Eskom has announced enhancements to its digital platforms, including a new chatbot called Alfred to report faults and an upgraded customer portal and app….
Former NSA contractor turned whistleblower Edward Snowden says a return to the US would be the best possible solution for him and the country as a whole, but getting to that point won’t be easy.
In an online Q&A hosted by the Courage Foundation, which is campaigning for Snowden’s freedom, Snowden says that the only thing keeping him from returning to the US is a 100-year-old law.
The law, he says, “was never intended to be used against people working in the public interest, and forbids a public interest defense”. “This is especially frustrating, because it means there’s no chance to have a fair trial, and no way I can come home and make my case to a jury”.
Snowden is however hopeful that the US congress will reform the Whistleblower Protection Act so that he can get a fair trial.
If anyone found that answer surprising, they probably would’ve found Snowden’s thoughts on spying’s role in the world even more surprising.
“Not all spying is bad,” he says. “The biggest problem we face right now is the new technique of indiscriminate mass surveillance, where governments are seizing billions and billions and billions of innocents’ communication every single day”.
According to Snowden, authorities aren’t engaging in the activities he railed against because they have to but because they can:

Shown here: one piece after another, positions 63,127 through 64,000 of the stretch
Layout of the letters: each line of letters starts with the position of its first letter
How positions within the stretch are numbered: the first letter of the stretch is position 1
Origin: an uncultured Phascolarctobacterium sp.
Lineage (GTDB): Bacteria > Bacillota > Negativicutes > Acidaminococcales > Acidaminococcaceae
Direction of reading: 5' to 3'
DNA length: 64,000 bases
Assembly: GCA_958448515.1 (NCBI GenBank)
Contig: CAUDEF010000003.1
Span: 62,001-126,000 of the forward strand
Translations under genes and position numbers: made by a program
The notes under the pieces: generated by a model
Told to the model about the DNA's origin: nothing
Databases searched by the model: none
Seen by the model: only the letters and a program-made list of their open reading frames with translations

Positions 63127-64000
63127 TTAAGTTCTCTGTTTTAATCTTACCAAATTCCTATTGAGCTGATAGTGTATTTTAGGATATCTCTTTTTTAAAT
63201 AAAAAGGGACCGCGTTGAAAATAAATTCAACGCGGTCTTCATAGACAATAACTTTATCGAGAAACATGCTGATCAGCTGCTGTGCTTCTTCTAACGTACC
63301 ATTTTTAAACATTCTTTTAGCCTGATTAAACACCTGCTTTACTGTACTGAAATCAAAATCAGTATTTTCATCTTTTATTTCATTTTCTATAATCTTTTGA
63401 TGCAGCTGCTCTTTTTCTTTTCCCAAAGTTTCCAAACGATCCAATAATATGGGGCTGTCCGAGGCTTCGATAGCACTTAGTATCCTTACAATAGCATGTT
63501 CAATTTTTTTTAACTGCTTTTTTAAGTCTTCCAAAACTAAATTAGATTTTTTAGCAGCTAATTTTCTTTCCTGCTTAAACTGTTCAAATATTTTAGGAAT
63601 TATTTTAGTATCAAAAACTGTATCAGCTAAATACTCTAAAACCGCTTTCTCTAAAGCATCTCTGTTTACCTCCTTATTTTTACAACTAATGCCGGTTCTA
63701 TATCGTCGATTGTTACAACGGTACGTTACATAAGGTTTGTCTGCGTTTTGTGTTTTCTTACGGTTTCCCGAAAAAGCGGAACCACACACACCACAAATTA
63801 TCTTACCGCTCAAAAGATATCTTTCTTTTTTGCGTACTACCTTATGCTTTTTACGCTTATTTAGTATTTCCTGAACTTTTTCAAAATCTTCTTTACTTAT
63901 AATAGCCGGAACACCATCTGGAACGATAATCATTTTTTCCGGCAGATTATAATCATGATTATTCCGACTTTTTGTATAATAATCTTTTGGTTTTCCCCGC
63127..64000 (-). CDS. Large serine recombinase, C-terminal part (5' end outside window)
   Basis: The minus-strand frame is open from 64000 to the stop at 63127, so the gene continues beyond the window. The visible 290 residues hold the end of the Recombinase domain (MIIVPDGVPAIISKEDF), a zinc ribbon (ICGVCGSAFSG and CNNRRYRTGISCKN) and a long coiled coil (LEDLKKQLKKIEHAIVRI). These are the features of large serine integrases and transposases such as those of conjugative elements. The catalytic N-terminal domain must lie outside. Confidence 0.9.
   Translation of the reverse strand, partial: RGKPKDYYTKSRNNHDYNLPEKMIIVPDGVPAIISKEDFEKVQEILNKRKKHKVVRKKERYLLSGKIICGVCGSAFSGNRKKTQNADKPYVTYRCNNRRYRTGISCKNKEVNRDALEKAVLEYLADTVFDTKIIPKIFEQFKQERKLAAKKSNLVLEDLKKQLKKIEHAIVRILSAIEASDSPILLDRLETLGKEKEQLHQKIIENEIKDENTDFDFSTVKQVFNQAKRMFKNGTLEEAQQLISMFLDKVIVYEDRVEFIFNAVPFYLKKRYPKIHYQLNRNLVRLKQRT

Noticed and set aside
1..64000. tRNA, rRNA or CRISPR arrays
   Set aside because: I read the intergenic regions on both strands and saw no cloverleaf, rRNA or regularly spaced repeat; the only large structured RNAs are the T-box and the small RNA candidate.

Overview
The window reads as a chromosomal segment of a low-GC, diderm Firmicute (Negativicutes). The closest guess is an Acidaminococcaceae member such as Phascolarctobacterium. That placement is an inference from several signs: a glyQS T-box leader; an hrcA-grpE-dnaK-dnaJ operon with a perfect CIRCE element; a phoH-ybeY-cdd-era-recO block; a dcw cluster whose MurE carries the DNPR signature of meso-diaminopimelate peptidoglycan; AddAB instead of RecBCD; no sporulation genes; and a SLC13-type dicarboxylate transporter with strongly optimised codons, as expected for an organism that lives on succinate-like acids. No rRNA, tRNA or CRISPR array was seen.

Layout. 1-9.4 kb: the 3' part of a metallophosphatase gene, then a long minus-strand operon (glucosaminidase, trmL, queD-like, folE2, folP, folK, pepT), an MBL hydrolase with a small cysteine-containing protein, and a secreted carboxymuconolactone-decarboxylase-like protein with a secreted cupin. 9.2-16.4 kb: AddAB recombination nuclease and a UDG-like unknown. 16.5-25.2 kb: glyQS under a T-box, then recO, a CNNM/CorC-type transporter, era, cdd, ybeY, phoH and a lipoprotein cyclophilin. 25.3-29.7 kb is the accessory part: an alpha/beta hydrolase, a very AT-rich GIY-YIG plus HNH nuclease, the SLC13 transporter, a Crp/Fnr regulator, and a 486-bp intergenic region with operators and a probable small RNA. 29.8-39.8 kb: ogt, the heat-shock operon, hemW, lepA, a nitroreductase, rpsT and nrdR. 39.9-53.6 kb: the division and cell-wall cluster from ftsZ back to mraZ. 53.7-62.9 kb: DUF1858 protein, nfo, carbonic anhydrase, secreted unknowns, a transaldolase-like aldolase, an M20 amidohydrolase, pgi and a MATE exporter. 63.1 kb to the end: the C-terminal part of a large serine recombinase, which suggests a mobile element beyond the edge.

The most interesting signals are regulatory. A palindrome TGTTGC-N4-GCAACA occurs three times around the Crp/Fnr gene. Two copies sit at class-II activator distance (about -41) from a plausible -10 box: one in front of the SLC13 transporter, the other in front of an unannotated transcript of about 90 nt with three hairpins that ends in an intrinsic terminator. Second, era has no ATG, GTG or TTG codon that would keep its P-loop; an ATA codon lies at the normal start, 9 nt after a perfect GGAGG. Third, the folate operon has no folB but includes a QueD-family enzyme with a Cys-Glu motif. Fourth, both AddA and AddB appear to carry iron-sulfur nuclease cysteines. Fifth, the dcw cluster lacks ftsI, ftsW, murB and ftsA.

This [surveillance] is done not because it’s necessary — after all, these programs are unprecedented in US history, and were begun in response to a threat that kills fewer Americans every year than bathtub falls and police officers — but because new technologies make it easy and cheap.
What it boils down to, he says, is that “a person should be able to dial a number, make a purchase, send an SMS, write an email, or visit a website without having to think about what it’s going to look like on their permanent record”.
Given America’s role in this kind of surveillance, it’s hardly surprising that Snowden thinks that it should lead the way in curbing it:
This is a global problem, and America needs to take the lead in fixing it. If our government decides our Constitution’s 4th Amendment prohibition against unreasonable seizures no longer applies simply because that’s a more efficient means of snooping, we’re setting a precedent that immunizes the government of every two-bit dictator to perform the same kind of indiscriminate, dragnet surveillance of entire populations that the NSA is doing.
Among Snowden’s other answers was rubbishing of reports that he’d stolen the passwords of his co-workers and an attempt to reassure people that proper encryption was still a viable way of keeping their communication safe.